The Minnesota DNR has turned on its Bald Eagle cam. Here is a video of that amazing couple – the sub-adult male who fathered his first chicks at the age of four last year – and the older female. This video was made on 18 November. It looks like Dad has his adult plumage this year! How wonderful. He will have turned 5.

Cornell Red Tail Hawk Cam at Ithaca. The camera has been frozen for awhile. I wrote to the Cornell Bird Lab to inform them and to also ask them if there have been any confirmed sightings of Big Red since the last one on 16 October. I will keep you informed.

Annie and Grinnell. I have not seen any updates. As well, nothing on the WBSE juvenile.

You might remember Tiny Little Bob from the Foulshaw Moss Osprey nest in Cumbria. That little one is a fine example of a third hatch so tiny everyone thought it would die and well, she became the dominant bird on the nest. Her number is Blue 463. I am watching all of the announcements for her arrival in warmer climates. Today, however, the 2016 hatch from Foulshaw Moss, male Blue V8, was spotted in Tanji Marsh in The Gambia. He was seen there in January 2021 and was in Cumbria during the summer of 2021. This is the good news you want to hear. Survival.

And on that wonderful sighting, I will close. Take care everyone. Enjoy the end of the week and the beginning of the weekend. Stay safe. Thank you so very much for joining me.

Thank you to the following for their streaming cams where I took my screen captures: Port Lincoln Osprey Project, The Latvian Fund for Nature, Charles Sturt University at Orange and Cilla Kinross, and to Lady Hawk for her video on the arrival of the two Bald Eagles to the MN DNR nest.

Fall to winter

The beautiful weather that we had on the Canadian Prairies yesterday was due to dramatically change over night.

Footpath linking Portage Avenue with Assiniboine Park over the Assiniboine River

Our weather will go from nice blue skies and unseasonably warm temperatures to snow and then snow mixed with rain. It is currently 0 degrees C and will warm up to a balmy 2 degrees C in the morning when the precipitation begins. My daughter messaged me to tell me there were still some Canada Geese and ducks in the Assiniboine River. It seemed like a good time to get out and go for one last nice walk.

The little Red Squirrel at Assiniboine Park knows that the warmth is not going to last. It was busy pulling off the seeds from a Maple tree and cramming them into holes and in the grooves in the bark of a tree. He was so busy he did not even notice the people standing and watching him.

The geese were looking for any blade of grass to eat they could find.

Some were in the duck pond flapping their wings trying to stir up the plants from the bottom of the pond.

Others were simply enjoying a beautiful afternoon in the warm sunshine.

It gets dark around 17:00 and as I was leaving some of the geese were flying away. Are they heading south for the winter?

I really hope that the geese and ducks got out of the City last night like the ones above taking flight. As promised, we have snow. Mr Blue Jay has come to visit and the sparrows are trying to find seed under the snow.

There are many feeders filled with sunflower chips, suet, black oil sunflower seeds, and then that wonderful ‘trail’ mix which looks better than what I make.

The sparrows in the snow on the deck know there are goodies underneath. Why they are not back at the feeders I cannot tell you. There is room for everyone there.

What a handsome little House Sparrow this fellow is. You can always tell them by their grey caps!

So how do birds cope with winter? This article was published by Daisy Yuhas in 2013 but it is still accurate now. Have a read – it is really interesting:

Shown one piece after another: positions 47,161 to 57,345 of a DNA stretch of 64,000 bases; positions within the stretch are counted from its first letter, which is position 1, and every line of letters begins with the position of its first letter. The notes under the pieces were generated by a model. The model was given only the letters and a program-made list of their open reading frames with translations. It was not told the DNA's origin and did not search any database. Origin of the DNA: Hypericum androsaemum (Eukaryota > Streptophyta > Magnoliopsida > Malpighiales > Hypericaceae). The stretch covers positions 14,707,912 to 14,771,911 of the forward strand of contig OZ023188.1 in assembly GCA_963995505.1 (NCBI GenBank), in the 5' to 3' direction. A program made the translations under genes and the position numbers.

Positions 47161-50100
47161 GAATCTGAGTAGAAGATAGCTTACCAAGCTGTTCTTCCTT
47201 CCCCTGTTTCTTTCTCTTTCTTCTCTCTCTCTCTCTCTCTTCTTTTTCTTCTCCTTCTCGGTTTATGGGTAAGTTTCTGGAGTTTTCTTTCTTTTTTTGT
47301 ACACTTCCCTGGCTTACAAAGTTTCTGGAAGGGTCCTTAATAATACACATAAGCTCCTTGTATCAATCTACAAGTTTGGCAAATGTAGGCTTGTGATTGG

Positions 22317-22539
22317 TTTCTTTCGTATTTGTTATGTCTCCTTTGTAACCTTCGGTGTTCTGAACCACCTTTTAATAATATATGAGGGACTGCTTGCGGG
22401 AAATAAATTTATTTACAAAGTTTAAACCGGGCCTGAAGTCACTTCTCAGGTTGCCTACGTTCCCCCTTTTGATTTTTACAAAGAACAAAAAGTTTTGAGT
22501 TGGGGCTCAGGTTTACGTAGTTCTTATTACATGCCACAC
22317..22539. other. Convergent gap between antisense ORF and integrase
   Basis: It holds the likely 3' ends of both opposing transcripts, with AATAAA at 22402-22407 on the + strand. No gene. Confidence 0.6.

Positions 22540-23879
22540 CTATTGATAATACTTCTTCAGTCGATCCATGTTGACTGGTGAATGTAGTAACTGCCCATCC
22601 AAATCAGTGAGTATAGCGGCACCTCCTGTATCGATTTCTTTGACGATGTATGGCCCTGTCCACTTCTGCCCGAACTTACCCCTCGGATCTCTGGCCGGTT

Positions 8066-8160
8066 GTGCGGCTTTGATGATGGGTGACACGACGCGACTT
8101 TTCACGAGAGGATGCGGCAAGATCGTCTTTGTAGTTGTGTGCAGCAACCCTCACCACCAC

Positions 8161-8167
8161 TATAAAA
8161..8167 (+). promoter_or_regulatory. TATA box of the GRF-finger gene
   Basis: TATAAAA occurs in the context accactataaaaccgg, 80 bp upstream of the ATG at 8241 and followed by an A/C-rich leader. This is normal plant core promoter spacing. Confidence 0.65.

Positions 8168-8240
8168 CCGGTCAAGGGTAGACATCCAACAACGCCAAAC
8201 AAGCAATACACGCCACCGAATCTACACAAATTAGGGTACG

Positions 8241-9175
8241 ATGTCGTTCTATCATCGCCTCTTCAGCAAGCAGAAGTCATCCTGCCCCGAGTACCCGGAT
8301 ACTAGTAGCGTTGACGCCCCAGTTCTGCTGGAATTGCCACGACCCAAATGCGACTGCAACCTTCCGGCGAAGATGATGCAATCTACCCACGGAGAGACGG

“Each autumn as many birds begin epic journeys to warmer climates, there are always some species that stay put for the winter. These winter birds have a better chance of maintaining their territory year-round, and they avoid the hazards of migration. But in exchange they have to endure the cold.Like us, birds are warm blooded, which means their bodies maintain a constant temperature, often around 106 degrees Fahrenheit. To make enough heat, and maintain it, they’ve evolved many different strategies–some similar to our own.Sparrows, for example, seek out shelter in dense foliage or cavities to avoid the elements. They also huddle, bunching together to share warmth, and try to minimize their total surface area by tucking in their head and feet and sticking up their feathers. Cardinals, impossible to miss against the snow, and other smaller birds puff up into the shape of a little round beach ball to minimize heat loss.”Big birds, like geese and grouse, do what we do,” says physiologist David Swanson at the University of South Dakota. “They put on insulation.” Their insulation often involves growing an extra set of insulating downy feathers.Birds can also put on fat as both an insulator and energy source: More than 10 percent of winter body weight may be fat in certain species, including chickadees and finches. As a result, some birds spend the vast majority of their daylight hours seeking fatty food sources, making feeder food even more precious for surviving a frosty night.When asked which birds are toughest winter survivors, Swanson points to little ones like chickadees. These small creatures can’t put on too much bulk for aerodynamic reasons. Instead, explains Swanson, they are experts in shivering. This isn’t the familiar tremble that mammals use to generate heat. Birds shiver by activating opposing muscle groups, creating muscle contractions without all of the jiggling typical when humans shiver. This form of shaking is better at retaining the bird’s heat.Another adaptation shared by many species is the ability to keep warm blood circulating near vital organs while allowing extremities to cool down. Take gulls. They can stand on ice with feet at near-freezing temperatures while keeping their body’s core nice and toasty.Keeping warm when the sun is up is one thing, but few winter challenges are more daunting than nightfall, when temperatures drop and birds must rely on every adaptation they have to survive their sleep. Some birds save energy by allowing their internal thermostat to drop. Hummingbirds are a famous example of this, undergoing torpor nightly as their body temperature drops close to outside temperatures. But torpor is not too common in winter birds, because the morning warm up would take too much extra energy. Instead, black-capped chickadees and other species undergo a more moderate version of this, reducing their body temperature as much as 22 degrees Fahrenheit from their daytime level in a process called regulated hypothermia.One simple way to help birds when the weather outside is frightful is to hang feeders. To attract a diversity of birds, select different feeder designs and a variety of foods. A tube feeder filled with black oil sunflower or mixed seeds, for example, will attract chickadees and finches. Woodpeckers devour suet feeders. And a safflower or sunflower-filled hopper feeder entices the usual visitors plus larger birds like cardinals and red-winged blackbirds. The birds benefit from the backyard buffet, and you’ll have a front-row seat to numerous species flocking to your plants and feeders.” Some raptor species, lower their body temperatures. More on that another day as we shift from fall to winter.